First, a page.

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Furthermore, inducible deletion of epithelial b-catenin causes regression of squamous cell carcinoma (SCC) in mice (Malanchi et al., 2008). By contrast, broad epithelial deletion of b-catenin in IFE and HFs was associated with HF disintegration, an inflammatory response, and IFE hyperproliferation. Taken together, these data indicate that Wnt/b-catenin signaling contributes to adult IFE proliferation under homeostatic conditions and in SCC but is not required for long-term maintenance of the IFE and is bypassed during hyperproliferative responses to inflammation. The approaches described here will be generally useful for determining the effects of gene deletion in adult IFE in cases where HF degradation and inflammation resulting from broad epithelial deletion complicate analysis of IFE phenotypes.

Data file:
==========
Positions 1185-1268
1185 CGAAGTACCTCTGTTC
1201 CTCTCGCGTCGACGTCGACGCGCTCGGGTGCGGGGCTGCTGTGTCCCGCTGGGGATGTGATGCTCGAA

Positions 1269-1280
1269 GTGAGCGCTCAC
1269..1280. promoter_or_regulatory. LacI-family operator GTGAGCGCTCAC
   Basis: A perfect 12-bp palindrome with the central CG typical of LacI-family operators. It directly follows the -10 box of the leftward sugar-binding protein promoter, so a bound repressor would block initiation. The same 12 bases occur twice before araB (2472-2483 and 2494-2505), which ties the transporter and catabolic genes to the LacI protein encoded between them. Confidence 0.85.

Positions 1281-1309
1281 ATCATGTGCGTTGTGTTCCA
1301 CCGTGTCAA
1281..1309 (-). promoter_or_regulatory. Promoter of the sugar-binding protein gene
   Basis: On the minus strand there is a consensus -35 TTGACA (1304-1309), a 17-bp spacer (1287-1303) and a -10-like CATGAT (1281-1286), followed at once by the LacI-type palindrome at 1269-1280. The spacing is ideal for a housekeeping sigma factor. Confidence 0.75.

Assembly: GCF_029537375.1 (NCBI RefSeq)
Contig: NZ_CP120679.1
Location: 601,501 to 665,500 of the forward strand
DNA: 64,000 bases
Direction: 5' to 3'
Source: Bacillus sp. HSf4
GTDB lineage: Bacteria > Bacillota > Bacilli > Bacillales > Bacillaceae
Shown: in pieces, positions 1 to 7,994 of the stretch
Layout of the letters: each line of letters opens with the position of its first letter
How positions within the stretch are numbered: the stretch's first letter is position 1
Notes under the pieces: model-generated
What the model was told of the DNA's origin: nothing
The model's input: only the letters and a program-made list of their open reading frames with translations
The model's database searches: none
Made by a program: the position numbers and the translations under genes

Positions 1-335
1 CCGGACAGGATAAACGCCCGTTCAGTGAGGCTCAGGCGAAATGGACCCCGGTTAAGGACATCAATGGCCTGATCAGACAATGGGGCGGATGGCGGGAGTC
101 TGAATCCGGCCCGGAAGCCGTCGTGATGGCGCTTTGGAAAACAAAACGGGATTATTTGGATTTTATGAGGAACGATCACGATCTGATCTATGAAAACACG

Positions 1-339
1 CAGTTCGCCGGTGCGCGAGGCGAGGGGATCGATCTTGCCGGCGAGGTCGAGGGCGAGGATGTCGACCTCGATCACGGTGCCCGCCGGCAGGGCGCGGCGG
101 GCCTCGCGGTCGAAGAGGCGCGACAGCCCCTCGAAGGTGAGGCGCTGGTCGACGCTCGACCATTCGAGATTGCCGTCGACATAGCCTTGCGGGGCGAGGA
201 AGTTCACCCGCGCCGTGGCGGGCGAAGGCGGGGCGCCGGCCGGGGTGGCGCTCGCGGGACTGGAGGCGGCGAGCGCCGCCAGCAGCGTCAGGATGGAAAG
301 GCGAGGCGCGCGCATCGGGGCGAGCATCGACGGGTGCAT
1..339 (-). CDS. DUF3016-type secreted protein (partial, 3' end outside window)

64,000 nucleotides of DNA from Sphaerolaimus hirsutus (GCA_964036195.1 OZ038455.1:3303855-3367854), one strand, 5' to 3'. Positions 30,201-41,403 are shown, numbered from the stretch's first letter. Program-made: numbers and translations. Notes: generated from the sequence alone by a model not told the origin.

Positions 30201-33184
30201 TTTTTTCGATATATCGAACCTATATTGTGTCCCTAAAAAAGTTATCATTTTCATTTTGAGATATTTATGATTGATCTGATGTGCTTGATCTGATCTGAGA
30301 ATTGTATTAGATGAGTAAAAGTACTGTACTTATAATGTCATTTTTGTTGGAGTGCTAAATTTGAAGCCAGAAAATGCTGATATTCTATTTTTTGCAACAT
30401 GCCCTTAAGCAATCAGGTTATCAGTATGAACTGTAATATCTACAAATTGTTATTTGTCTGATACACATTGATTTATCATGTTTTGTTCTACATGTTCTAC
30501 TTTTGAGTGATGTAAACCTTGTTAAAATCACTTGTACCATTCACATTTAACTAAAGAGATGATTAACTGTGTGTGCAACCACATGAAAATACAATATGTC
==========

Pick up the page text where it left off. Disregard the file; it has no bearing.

EXPERIMENTAL PROCEDURES Mouse Strains, Transgene Induction, Depilation, Skin Biopsies, and Genotyping Krt5-rtTA tetO-Dkk1 mice were generated as described previously (Chu et al., 2004). A KRT14-Krm1 transgene was constructed by cloning full-length mouse Krm1 cDNA (NM_032396) into KRT14 promoter vector (Saitou et al., 1995). Ctnnb1fl/fl, Wlsfl/fl, Krt15-CrePR1, Krt14-CreER, R26R-Confetti, and R26RmTmG mice were obtained from Jackson Labs (Bar Harbor, ME). Axin2CreERT2/tdT mice were generated by insertion of a CreERT2/tdTomato fusion cDNA downstream of the first ATG of the mouse Axin2 gene using homologous recombination in mouse ESCs. Transgene induction was performed as described previously (Chu et al., 2004; Ito et al., 2005). Skin biopsies were taken from euthanized mice or under anesthesia. Detailed methods are provided in the Supplemental Information. The IACUC committees of the University of Pennsylvania and the University of Cincinnati approved all experimental procedures involving mice. Histology, Staining Procedures, and TEM Preparation of paraffin sectioned skin, histological analysis, BrdU incorporation assays, TUNEL assays, immunostaining, in situ hybridization, X-gal staining, alkaline phosphatase staining, and TEM were performed according to published protocols (Andl et al., 2006; Zhang et al., 2009). Details are provided in the Supplemental Information. SUPPLEMENTAL INFORMATION Supplemental Information for this article includes Supplemental Experimental Procedures and seven figures and can be found with this article online at http:// ACKNOWLEDGMENTS We thank Adam Glick for Krt5-rtTA mice, Boris Jerchow and Walter Birchmeier for Axin2lacZ mice, Pierre Coulombe for anti-KRT17, and Jean Richa for production of transgenic mice. This work was supported by NIAMS R37AR47709 and the Penn SDRC P30AR057217 (S.E.M.); University of Cincinnati NIEHS P30-ES006096 and UL1RR026314 (Y.Z.); and NHLBI HL087825, HL100405, and HL110942 (E.E.M.). Received: October 21, 2011 Revised: August 23, 2013 Accepted: October 4, 2013 Published: December 7, 2013 REFERENCES Adaimy, L., Chouery, E., Megarbane, H., Mroueh, S., Delague, V., Nicolas, E., Belguith, H., de Mazancourt, P., and Megarbane, A. (2007). Mutation in WNT10A is associated with an autosomal recessive ectodermal dysplasia: the odonto-onycho-dermal dysplasia. Am. J. Hum. Genet. 81, 821–828.